The Art of Code Debugging, How to Properly Debug Your Code
As a lot of criteria would differ a newbie programmer from an experienced and skillful one, one of the most important criteria is the ability to debug their own code.
A beginner programmer would write his code snippet, leave parts “for later”, without spotting the fact that they left a bunch of bugs, compile and run the code, and then see that his code doesn’t work, for some weird reason. Well, starting from the compilation part to noticing that everything is screwed up is a part of programming itself, and bugs on the first compilation doesn’t make you a bad programmer.
But the difference between bad/inexperienced programmers and skillful/experienced programmers starts here. Most of the “programmers” out there would think about their problem for (maximum) 5-10 minutes, then go to StackOverflow/FXP/Their senior programmer friend, and post something like that:
My code doesn’t work. Here it is:
Please fix it to me.
If you can’t spot at least 3 wrong things about this post, well, you should start thinking about a new career. This post shows a typical “I have never really tried to solve this problem, solve it for me” way of thinking. You can immediately see that:
- “My code doesn’t work” – Well, OK there. If it worked, you wouldn’t have posted it here, right? What really doesn’t work? Do you expect your friends to understand your code by themselves?
- “Please fix it to me” – This shows zero will to really solve the problem. You have to understand that as long as the problem is yours, you are the one who should solve it.
And of course, I must mention that asking other people/your smarter/more experienced friend should be the LAST thing you do. First, you try and solve the problem by yourself.
So we saw what a newcomer would do. Now, how would a more experienced developer handle this annoying but frequent situation?
First, before we can solve the bug, we have to spot the bug. If an exception is raised, well, you can easily tell the location of the bug. Otherwise (referring to logical bugs):
If you work with a good IDE, like Visual Studio, Eclipse, PyCharm, etc., you can run the program step by step, check your variables’ content, and spot the line/function that fails to run properly. If not, you can print checkpoints to see where the code reaches before it breaks, and you can print your variables’ values to see what goes wrong. Of course, the first approach is preferred as it’s easier and more convenient way of working.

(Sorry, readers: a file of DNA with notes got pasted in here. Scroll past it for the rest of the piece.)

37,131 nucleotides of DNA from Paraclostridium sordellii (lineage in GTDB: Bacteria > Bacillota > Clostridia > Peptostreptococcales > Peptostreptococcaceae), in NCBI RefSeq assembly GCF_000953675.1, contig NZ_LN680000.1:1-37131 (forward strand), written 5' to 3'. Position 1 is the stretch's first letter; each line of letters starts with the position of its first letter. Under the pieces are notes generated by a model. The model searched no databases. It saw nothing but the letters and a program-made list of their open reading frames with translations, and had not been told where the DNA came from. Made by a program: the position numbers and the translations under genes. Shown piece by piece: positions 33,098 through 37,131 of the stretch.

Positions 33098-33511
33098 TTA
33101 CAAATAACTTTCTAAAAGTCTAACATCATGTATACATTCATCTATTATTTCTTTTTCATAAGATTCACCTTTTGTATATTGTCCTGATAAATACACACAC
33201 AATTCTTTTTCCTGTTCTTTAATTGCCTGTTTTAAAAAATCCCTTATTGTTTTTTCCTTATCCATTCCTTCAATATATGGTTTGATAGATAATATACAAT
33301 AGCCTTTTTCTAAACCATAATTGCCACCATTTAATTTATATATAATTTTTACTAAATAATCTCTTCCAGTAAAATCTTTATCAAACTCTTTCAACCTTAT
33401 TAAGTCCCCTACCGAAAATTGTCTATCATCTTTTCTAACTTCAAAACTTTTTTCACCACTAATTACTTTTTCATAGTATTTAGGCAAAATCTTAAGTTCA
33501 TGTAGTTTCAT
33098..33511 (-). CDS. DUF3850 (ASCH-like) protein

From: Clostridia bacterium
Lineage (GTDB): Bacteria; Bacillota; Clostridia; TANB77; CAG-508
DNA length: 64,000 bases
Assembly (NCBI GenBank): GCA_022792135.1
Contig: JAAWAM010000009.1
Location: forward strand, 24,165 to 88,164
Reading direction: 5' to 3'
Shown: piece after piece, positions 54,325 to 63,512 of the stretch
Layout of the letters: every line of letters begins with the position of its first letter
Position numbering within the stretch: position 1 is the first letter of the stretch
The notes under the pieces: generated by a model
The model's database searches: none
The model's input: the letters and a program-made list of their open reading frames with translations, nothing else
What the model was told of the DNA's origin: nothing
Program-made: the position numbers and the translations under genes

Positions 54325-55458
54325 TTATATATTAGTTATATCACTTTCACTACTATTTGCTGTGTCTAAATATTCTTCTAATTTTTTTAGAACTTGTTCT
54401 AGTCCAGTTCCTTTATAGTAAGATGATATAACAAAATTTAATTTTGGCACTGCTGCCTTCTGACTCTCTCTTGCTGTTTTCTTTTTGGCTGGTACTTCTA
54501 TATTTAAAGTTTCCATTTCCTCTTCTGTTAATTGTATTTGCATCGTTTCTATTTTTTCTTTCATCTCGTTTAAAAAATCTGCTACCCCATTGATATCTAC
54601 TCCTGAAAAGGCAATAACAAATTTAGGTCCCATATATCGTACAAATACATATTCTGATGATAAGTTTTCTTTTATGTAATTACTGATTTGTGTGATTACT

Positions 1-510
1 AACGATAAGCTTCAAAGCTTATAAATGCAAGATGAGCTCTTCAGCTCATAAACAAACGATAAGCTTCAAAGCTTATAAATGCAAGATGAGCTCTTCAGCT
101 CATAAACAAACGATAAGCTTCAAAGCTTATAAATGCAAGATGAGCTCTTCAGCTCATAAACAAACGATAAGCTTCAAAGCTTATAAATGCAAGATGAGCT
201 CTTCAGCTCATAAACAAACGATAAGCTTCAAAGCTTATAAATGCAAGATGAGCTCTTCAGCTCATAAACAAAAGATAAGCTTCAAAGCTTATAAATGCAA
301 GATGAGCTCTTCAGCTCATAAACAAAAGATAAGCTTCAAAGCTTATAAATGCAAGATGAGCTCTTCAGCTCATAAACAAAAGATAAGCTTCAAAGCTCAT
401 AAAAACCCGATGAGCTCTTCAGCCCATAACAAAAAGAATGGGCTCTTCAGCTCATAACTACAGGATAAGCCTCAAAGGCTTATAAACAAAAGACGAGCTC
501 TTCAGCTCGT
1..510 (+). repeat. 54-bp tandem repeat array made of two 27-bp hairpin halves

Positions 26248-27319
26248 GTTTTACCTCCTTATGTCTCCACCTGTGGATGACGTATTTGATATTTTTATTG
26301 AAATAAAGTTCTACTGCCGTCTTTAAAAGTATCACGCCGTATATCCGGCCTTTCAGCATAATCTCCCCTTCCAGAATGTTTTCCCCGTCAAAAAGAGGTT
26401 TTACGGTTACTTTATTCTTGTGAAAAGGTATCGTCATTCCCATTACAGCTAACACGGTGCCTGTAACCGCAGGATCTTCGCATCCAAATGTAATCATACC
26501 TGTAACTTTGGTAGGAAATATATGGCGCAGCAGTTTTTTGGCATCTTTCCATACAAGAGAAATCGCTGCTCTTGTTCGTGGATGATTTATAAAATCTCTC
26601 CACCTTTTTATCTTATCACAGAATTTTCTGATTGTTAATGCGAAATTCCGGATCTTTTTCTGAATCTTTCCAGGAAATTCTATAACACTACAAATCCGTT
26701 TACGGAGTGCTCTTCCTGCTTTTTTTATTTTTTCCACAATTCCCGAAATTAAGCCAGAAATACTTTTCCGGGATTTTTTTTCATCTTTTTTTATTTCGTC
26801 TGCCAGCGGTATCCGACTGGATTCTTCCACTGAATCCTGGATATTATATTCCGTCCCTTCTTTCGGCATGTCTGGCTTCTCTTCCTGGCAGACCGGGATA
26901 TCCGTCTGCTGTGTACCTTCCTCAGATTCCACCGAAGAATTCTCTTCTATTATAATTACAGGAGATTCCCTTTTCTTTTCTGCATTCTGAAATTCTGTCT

After spotting where the bug occurs, you should start looking for why it does. Usually, you’ll find a problematic value of one of the variables on the line of the bug (can be a never raised flag, a never incrementing counter, a null or falsy value, etc.). If the problem is not variable related, it might be an uninitialized object, unopened connection, or other things you might forget to do – import a library, reset a connection, etc.
Now, what’s left is to trace the problematic variable’s value, see where it’s assigned wrongly, and find a way to fix it (or at least find the cause to the problematic assignment). If you don’t know why a specific function does not function as you’d expect it to, what a specific class does, or what a weird error means, always remember that GOOGLE is your best friend. Googling your problem does not make you a bad programmer. It actually makes you a better one – a programmer that can find his needed information by himself.
Now, you should remember. Debugging is not a science, it’s an art. It doesn’t have a clear step-by-step solution. Always start debugging “open minded” – bugs occur because of strange reasons, in unexpected places.
Also, remember that there is nothing wrong in asking for help – never feel ashamed to ask your friends/a programming forum/StackOverflow for answers. But also remember that other people will be more open to help if you show them that you at least tried to deal with your problems. Don’t let them feel that they do your work.
And finally, a good programmer that uses the methods described here, Google and friends in a wise and balanced way would find and fix his problems a thousand times faster than a programmer that every bug he sees equals to another phone call his experienced friend receives.
So in one sentence: Do your best to investigate it using the tools you have, and ask others only if really needed.